In my early twenties I had absolutely no interest in babies. I didn’t find them cute, or interesting, or cuddly. When friends or classmates were showing off their babies, I would of course say Oh your baby is so adorable, but I actually thought they were ugly and noisy and smelly. I certainly didn’t want to have one of my own.
Then in 1977 my sister had a baby. I was still not all that excited, until I went to visit. When I saw my little niece, by then about four months old, for the first time, I had such an overwhelming feeling of love, like nothing I had ever felt before. This baby was so beautiful, and I was ready to do anything for her.
So at age 26, I decided that having a baby was an appealing idea, assuming I could find the right person to do it with. That was an obstacle for quite a while. I had women friends who went the sperm bank route, or the get-pregnant-on-purpose-and-don’t-tell-the-guy route, but I didn’t think I wanted to do it that way. When I was 29, I met someone who wanted children too, and two years later we got married, and two years after that (and after one miscarriage), we had a baby.
She was two weeks late to be born, and had grown very large — 9 pounds, 8 1/2 ounces, as it turned out. I was in labor for many, many hours, and they kept lying to me, saying the baby was coming, just a few more contractions. . . . Finally the doctor said the baby isn’t coming out, and I recommend having a Cesarian, but I know this is a big decision so I will give you some time to think about it. As he started to walk out, I grabbed my husband’s arm and said Don’t let him leave. Let’s do it RIGHT NOW! So they gave me something that made my midsection completely numb, and that was the most wonderful feeling (or lack of feeling) I think I have ever experienced!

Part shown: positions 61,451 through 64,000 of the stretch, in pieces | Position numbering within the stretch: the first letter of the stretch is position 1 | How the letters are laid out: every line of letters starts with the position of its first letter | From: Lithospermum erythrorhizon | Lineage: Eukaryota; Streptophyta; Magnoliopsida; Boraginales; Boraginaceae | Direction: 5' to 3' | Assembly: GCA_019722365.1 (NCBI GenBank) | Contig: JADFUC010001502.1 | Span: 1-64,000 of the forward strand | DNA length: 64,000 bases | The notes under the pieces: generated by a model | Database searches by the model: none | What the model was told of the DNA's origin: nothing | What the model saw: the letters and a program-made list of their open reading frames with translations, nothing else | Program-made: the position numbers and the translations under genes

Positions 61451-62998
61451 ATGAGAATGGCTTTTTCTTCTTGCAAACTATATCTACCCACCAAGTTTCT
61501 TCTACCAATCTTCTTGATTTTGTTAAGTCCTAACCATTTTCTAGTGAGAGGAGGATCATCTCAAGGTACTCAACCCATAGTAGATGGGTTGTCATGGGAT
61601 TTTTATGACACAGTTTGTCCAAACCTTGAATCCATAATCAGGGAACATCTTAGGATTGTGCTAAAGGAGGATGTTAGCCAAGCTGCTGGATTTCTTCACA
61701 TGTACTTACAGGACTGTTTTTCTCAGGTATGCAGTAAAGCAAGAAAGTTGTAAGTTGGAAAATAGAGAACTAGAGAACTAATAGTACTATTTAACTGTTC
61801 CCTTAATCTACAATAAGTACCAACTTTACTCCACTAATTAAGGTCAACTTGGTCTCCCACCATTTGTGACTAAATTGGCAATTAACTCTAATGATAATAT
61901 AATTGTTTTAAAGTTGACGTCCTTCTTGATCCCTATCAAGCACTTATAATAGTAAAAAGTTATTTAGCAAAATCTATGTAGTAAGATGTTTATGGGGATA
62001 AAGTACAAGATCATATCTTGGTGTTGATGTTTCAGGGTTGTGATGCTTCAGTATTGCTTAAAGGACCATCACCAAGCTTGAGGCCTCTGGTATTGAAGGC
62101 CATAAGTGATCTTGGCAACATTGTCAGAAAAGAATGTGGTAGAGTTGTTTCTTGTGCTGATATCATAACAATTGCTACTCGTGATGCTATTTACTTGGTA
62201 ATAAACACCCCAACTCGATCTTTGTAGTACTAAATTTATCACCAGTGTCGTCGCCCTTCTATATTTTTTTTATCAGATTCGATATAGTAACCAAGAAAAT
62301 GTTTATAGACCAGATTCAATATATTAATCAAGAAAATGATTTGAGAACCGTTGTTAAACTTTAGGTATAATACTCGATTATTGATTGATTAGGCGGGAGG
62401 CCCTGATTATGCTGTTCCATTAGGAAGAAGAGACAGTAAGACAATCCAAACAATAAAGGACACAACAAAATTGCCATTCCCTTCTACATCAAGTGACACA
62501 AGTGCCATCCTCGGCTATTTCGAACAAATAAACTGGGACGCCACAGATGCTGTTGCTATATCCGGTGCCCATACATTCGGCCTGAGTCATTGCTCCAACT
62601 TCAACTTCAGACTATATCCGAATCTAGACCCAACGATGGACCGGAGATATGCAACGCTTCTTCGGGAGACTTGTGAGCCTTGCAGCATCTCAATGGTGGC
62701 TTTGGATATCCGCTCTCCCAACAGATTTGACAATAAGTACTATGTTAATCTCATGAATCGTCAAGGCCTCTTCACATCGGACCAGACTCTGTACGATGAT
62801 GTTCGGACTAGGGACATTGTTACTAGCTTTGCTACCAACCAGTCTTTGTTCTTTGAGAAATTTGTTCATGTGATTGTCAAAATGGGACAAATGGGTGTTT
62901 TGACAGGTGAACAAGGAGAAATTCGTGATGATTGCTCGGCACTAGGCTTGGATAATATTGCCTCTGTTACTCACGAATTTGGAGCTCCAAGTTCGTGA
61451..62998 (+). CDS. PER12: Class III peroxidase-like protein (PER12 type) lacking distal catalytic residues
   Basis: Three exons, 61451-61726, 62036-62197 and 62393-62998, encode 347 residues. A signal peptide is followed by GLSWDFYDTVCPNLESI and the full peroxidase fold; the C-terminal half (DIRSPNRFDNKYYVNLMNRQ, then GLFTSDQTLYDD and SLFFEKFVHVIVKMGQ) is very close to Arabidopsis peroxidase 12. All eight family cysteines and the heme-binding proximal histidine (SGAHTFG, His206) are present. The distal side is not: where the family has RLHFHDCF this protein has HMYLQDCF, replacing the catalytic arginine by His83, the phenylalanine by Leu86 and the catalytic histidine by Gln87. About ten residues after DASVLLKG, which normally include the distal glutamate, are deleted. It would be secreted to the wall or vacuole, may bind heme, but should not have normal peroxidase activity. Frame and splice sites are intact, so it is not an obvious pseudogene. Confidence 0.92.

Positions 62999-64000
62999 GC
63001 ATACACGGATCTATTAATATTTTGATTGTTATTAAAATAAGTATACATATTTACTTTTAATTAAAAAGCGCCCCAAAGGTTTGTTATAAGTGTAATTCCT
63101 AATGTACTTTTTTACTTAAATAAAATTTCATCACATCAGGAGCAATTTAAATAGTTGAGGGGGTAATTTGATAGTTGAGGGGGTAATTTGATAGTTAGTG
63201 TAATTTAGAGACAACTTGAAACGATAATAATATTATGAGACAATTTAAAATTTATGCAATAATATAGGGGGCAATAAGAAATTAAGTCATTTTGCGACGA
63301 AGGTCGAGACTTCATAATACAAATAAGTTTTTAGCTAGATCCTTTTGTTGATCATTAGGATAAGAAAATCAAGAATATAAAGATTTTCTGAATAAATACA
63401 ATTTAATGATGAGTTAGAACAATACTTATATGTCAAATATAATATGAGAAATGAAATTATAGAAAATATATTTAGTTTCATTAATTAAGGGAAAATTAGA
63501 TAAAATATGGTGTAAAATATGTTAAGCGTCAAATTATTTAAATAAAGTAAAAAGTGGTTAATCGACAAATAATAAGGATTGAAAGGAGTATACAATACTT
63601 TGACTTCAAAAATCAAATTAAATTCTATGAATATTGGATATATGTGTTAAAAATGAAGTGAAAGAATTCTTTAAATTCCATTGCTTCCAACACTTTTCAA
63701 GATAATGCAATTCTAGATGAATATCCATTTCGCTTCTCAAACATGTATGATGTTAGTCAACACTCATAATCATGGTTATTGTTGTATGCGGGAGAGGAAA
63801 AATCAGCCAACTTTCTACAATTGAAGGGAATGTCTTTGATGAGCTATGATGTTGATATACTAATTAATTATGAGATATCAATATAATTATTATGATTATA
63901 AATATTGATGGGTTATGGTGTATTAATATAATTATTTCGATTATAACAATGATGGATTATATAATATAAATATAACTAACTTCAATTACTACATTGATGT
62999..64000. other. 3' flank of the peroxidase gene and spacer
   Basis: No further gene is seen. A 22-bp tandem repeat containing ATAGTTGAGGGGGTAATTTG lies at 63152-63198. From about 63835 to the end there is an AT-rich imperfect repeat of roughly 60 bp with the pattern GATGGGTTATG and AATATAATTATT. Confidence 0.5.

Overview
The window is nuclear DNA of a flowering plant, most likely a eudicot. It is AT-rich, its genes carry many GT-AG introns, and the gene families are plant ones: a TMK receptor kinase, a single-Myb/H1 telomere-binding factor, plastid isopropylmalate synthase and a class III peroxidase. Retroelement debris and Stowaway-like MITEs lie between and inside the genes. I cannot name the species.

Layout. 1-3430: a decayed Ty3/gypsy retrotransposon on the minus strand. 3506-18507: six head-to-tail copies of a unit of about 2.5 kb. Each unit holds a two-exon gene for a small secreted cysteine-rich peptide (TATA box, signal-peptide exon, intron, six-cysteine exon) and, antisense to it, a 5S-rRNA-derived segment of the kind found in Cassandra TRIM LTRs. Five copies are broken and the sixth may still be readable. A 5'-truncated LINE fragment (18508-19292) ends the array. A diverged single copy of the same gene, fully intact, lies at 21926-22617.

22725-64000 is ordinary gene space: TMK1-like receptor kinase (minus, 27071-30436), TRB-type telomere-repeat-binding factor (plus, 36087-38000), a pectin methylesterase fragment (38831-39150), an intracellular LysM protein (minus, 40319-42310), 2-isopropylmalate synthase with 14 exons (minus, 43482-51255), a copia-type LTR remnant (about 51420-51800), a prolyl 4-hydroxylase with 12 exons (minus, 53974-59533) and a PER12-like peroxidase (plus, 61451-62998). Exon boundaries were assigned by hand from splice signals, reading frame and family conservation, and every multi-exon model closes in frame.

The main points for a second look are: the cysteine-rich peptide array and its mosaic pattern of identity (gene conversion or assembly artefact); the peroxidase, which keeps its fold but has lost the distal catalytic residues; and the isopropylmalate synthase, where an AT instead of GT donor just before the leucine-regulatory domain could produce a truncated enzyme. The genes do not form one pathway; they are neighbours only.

Sabrina was a joy. I was so in love with her from the moment she was born. Everything was new with her, and I was fascinated by each milestone she reached. She started talking early, and had such interesting things to say. She had a puzzle of the United States, and she learned the name and shape of each state. She seemed like a baby genius! I nursed her until she was three years old, when she lost interest and weaned herself. I was pregnant again by then, and apparently pregnancy makes the milk taste different. Here she is, in a swing at a neighbor’s house, just shy of two years old.
I wondered if I could love a second child as much as I loved her. It seemed impossible. And yet when Ben was born, I felt that same overwhelming sense of love and connection as I had with Sabrina. He was a scheduled Cesarian, so we just showed up at the hospital at the appointed time with a suitcase, like checking into a hotel. Easy peasy. He was a little more challenging than Sabrina, but that was due, at least in part, to there being two of them, both wanting attention at the same time. I nursed him until the age of three also, but the third year was a little problematic, because my husband and I split up a couple of months after his second birthday, and then he was spending weekends with his father. Here he is, also just shy of two, wearing the t-shirt of his future alma mater.
I had my third child, Molly, when the other two were eleven and eight. I had to be talked into having another one, because I was already over forty and much less energetic than I had been in my thirties. Also, it turns out that it’s much harder to get pregnant in your forties, probably because nature thinks you are supposed to be done with that sort of thing by then. I went through fertility treatments, but only ended up getting pregnant after I had stopped the treatments and given up trying. Ironic. She was also a scheduled Cesarian, so off to the hospital with my little suitcase, someone else took the kids to school where they proudly told their teachers that their mother was having a baby that day. When school was over, they came to the hospital to see Molly and me, and we have Polaroid pictures of each of them holding her. They thought she was the best new toy we could have gotten them! Here she is at eighteen months.
Each child has been a joy and a challenge, in wholly different ways. I kept thinking that I was learning from my mistakes, and that I was getting wiser with experience. Turns out that what works with one child will almost certainly not be right with another. They have grown up into three such different people, it’s hard to believe that they are products of (mostly) the same heredity and environment. They are all wonderful, and I am very glad I had them. I cannot imagine my life without them, so I am thankful that my sister’s baby convinced me all those years ago that having children was something I wanted to do.